Marimba Secret Gardens

Nature – Accomodation – Restaurant – Bar – Beach – Music

Game Parks April 15, 2009

Moçambique has several National Game Parks famous for their rich flora and fauna. After years of civil war, the game started coming back to Moçambique in big quantities so that today you can find the big five (elephant, lion, buffalo, hippo and rhino) living in these parks.

Marimba Secret Gardens lies not far from the unique Great Limpopo Transfrontier National Park, the biggest game park worldwide!!



Great Limpopo Transfrontier Park

The Great Limpopo Transfrontier Park (GLTP) is a massive transfrontier national park, meaning Peace Park. It links Mozambique’s Limpopo National Park (formerly Coutada 16), South Africa’s Kruger National Park, and three Zimbabwean conservation areas to form a protected area of 35,000 km2. The relocation of some 1,000 elephants from the overcrowded Kruger to the Limpopo National Park began in 2001, and in March 2004 a plan was executed to increase the size of the peace park to 99,800 km2.

The GLTP contains a vast tract of dry, low-rainfall savannah that is permeated by several rivers running to the east coast. The area is divided in two by the Lebombo Mountains between South Africa and Mozambique, which rise to an altitude of only about 500m.

The huge peace park contains an astounding diversity of wildlife and plant species, including at least 147 mammal species, and an amazing 500 bird species, as well as nearly 2,000 species of vegetation.


Kruger Park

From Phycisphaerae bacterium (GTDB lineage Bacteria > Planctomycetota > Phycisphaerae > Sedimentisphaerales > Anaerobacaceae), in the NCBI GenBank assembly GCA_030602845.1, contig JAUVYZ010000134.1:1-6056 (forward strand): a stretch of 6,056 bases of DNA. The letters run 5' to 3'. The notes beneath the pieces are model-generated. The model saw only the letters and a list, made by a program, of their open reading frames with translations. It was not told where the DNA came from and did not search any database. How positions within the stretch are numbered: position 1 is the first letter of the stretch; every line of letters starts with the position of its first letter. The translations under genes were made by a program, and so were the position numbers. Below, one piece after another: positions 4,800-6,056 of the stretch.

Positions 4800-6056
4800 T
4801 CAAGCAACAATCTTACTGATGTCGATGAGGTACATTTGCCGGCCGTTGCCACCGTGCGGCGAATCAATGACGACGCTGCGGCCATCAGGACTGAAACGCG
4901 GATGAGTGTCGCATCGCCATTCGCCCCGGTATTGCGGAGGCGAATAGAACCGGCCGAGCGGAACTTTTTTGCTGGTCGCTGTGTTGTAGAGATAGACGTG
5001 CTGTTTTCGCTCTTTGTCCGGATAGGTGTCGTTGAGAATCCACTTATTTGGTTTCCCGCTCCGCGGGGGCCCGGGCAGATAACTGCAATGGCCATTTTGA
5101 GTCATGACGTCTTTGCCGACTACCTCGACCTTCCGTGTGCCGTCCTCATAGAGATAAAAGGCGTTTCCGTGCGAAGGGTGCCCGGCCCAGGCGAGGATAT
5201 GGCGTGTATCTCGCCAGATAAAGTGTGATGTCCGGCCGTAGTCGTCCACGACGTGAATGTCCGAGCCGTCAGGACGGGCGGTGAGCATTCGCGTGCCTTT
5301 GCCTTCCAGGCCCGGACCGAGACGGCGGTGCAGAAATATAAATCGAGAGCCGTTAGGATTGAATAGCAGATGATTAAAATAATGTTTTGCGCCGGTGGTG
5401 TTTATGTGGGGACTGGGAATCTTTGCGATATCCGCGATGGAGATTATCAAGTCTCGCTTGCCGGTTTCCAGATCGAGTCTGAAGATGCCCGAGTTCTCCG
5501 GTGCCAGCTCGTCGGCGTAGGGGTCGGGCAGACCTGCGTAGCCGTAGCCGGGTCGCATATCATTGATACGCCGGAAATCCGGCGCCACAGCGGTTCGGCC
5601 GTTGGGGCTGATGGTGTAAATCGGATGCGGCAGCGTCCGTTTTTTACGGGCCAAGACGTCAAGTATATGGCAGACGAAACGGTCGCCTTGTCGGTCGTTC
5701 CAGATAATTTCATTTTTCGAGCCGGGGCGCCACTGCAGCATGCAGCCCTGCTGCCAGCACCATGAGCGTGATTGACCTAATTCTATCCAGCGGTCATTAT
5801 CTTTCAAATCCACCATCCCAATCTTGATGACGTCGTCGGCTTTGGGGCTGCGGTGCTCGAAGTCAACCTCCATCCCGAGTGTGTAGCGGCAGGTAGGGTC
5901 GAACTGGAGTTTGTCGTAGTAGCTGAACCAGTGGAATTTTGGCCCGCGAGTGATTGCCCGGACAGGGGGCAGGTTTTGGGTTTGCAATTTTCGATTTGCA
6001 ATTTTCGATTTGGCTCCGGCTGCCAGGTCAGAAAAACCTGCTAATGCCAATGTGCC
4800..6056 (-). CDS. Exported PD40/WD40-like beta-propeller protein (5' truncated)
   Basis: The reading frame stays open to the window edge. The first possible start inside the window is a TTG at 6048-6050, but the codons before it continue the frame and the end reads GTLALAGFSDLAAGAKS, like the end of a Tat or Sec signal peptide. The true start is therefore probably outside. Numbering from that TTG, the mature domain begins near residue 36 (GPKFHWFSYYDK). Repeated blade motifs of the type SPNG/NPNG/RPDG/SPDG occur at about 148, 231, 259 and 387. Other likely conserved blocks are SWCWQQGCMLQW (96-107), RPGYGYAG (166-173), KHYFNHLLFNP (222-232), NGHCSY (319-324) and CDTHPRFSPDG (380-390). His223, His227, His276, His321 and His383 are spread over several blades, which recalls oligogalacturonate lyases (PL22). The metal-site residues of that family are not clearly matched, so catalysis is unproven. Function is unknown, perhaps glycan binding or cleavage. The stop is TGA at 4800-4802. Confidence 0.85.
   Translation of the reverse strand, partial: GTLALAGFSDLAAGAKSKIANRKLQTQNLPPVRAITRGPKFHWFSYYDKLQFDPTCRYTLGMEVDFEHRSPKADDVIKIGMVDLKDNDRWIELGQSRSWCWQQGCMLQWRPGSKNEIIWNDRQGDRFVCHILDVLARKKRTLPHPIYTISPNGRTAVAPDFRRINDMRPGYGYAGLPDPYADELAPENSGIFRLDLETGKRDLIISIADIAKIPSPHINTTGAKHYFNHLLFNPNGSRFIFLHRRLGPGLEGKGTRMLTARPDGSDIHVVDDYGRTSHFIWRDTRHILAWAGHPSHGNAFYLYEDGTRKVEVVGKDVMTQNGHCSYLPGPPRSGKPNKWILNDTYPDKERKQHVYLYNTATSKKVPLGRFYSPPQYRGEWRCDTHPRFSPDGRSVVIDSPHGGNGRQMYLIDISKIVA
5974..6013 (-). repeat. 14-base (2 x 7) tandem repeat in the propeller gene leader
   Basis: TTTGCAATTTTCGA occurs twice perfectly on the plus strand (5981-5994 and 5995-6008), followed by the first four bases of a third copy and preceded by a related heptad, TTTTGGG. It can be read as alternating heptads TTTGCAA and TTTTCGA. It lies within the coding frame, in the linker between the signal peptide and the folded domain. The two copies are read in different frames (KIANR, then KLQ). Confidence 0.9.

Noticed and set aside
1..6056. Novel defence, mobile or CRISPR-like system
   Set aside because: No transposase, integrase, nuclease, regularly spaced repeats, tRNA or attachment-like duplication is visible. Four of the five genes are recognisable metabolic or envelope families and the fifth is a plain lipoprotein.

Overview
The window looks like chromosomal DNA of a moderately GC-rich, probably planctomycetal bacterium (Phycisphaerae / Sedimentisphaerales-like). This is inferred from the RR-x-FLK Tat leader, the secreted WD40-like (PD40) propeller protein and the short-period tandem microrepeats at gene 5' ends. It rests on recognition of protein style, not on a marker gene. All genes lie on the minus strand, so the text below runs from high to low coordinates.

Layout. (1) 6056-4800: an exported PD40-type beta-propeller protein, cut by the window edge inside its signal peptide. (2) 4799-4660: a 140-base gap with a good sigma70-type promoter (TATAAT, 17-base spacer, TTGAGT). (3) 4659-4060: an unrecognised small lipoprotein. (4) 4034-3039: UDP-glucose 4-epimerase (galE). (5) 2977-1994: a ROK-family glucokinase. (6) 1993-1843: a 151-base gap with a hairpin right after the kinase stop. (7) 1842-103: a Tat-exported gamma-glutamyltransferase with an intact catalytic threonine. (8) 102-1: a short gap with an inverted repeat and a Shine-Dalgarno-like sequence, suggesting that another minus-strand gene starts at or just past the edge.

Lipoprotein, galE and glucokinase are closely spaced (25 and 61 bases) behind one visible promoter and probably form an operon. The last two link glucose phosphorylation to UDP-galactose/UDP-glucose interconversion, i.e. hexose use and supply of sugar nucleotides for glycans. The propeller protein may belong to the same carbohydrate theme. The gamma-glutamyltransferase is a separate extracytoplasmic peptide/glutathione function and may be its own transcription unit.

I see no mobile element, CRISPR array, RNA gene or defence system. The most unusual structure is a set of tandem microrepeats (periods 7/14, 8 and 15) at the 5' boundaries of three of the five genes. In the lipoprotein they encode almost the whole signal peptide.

The Kruger National Park offers a wildlife experience that ranks with the best in Africa.

The largest game reserve in South Africa, the Kruger National Park is larger than Israel! Nearly 2 million hectares of land that stretch for 352 kilometres (20,000 square kilometres) from north to south along the Mozambique border, offers an almost indescribable wildlife experience. The Kruger National Park lies across the provinces of Mpumalanga and Limpopo in the north of South Africa, just south of Zimbabwe and west of Mozambique. It now forms part of the Great Limpopo Transfrontier Park – a peace park that links Kruger National Park with game parks in Zimbabwe and Mozambique, and fences are already coming down to allow game to freely roam in much the way it would have in the time before man’s intervention. When complete, the Greater Limpopo Transfrontier Park will extend across 35,000 square kilometres, 58% of it South African, 24% Mozambican and 18% Zimbabwean territory.

This is the land of Baobabs, Fever Trees, Dnob Thorns, Marula and Mopane Trees which provide food and shelter for the Big Five, the Little Five (Buffalo Weaver, Elephant Shrew, Leopard Tortoise, Ant Lion and Rhino Beetle), the birding Big Six (Ground Hornbill, Kori Bustard, Lappet-faced Vulture, Martial Eagle, Pel’s fishing Owl and Saddle-bill Stork) and more species of mammals than any other African Game Reserve.

As one of the most recognized National Parks worldwide, Kruger is home to an impressive number of species; 49 fish, 34 amphibians, 114 reptiles, 336 trees,  507 birds and 150 mammals.

Gorongosa National Park

Gorongosa National Park is located at the southern end of the Great African Rift Valley in the heart of Mozambique. The 3,770 square kilometer park includes the valley floor and parts of surrounding plateaus. Rivers originating on nearby 1863-meter Mount Gorongosa water the plain.

Seasonal flooding and waterlogging of the valley, which is composed of a mosaic of different soil types, creates a variety of distinct ecosystems. Grasslands are dotted with patches of Acacia Trees, Savannah, dry forest on sands and seasonally rain-filled pans and termite hill thickets. The plateaus contain Miombo and Montane forests and a spectacular rain forest at the base of a series of limestone gorges.

This combination of unique features, at one time, supported some of the densest wildlife populations in all of Africa, including charismatic carnivores, herbivores and over 500 bird species.

Large mammal numbers were reduced by as much as 95% and ecosystems were stressed during Mozambique’s thirty-year civil conflict at the end of the 20th century. But during the past few years, there has been more and more wildlife returning to the park.